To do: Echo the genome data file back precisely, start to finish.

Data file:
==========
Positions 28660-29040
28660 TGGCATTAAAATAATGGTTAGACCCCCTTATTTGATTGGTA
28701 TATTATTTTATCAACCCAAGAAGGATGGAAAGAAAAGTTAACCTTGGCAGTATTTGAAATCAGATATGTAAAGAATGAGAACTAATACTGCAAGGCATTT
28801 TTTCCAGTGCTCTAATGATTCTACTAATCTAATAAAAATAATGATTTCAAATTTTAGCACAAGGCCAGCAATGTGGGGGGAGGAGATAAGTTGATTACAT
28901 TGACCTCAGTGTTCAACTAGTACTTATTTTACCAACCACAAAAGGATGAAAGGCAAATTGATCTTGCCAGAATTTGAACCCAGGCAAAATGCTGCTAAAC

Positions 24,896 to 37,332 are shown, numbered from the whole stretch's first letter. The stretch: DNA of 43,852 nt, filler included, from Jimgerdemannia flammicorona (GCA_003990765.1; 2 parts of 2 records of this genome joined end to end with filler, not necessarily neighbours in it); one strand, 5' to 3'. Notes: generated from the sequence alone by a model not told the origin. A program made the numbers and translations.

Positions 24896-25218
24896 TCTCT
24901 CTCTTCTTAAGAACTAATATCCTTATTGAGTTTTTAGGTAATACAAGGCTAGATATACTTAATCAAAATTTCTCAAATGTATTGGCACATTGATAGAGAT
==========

Positions 28660-29040
28660 TGGCATTAAAATAATGGTTAGACCCCCTTATTTGATTGGTA
28701 TATTATTTTATCAACCCAAGAAGGATGGAAAGAAAAGTTAACCTTGGCAGTATTTGAAATCAGATATGTAAAGAATGAGAACTAATACTGCAAGGCATTT
28801 TTTCCAGTGCTCTAATGATTCTACTAATCTAATAAAAATAATGATTTCAAATTTTAGCACAAGGCCAGCAATGTGGGGGGAGGAGATAAGTTGATTACAT
28901 TGACCTCAGTGTTCAACTAGTACTTATTTTACCAACCACAAAAGGATGAAAGGCAAATTGATCTTGCCAGAATTTGAACCCAGGCAAAATGCTGCTAAAC

Positions 24,896 to 37,332 are shown, numbered from the whole stretch's first letter. The stretch: DNA of 43,852 nt, filler included, from Jimgerdemannia flammicorona (GCA_003990765.1; 2 parts of 2 records of this genome joined end to end with filler, not necessarily neighbours in it); one strand, 5' to 3'. Notes: generated from the sequence alone by a model not told the origin. A program made the numbers and translations.

Positions 24896-25218
24896 TCTCT
24901 CTCTTCTTAAGAACTAATATCCTTATTGAGTTTTTAGGTAATACAAGGCTAGATATACTTAATCAAAATTTCTCAAATGTATTGGCACATTGATAGAGAT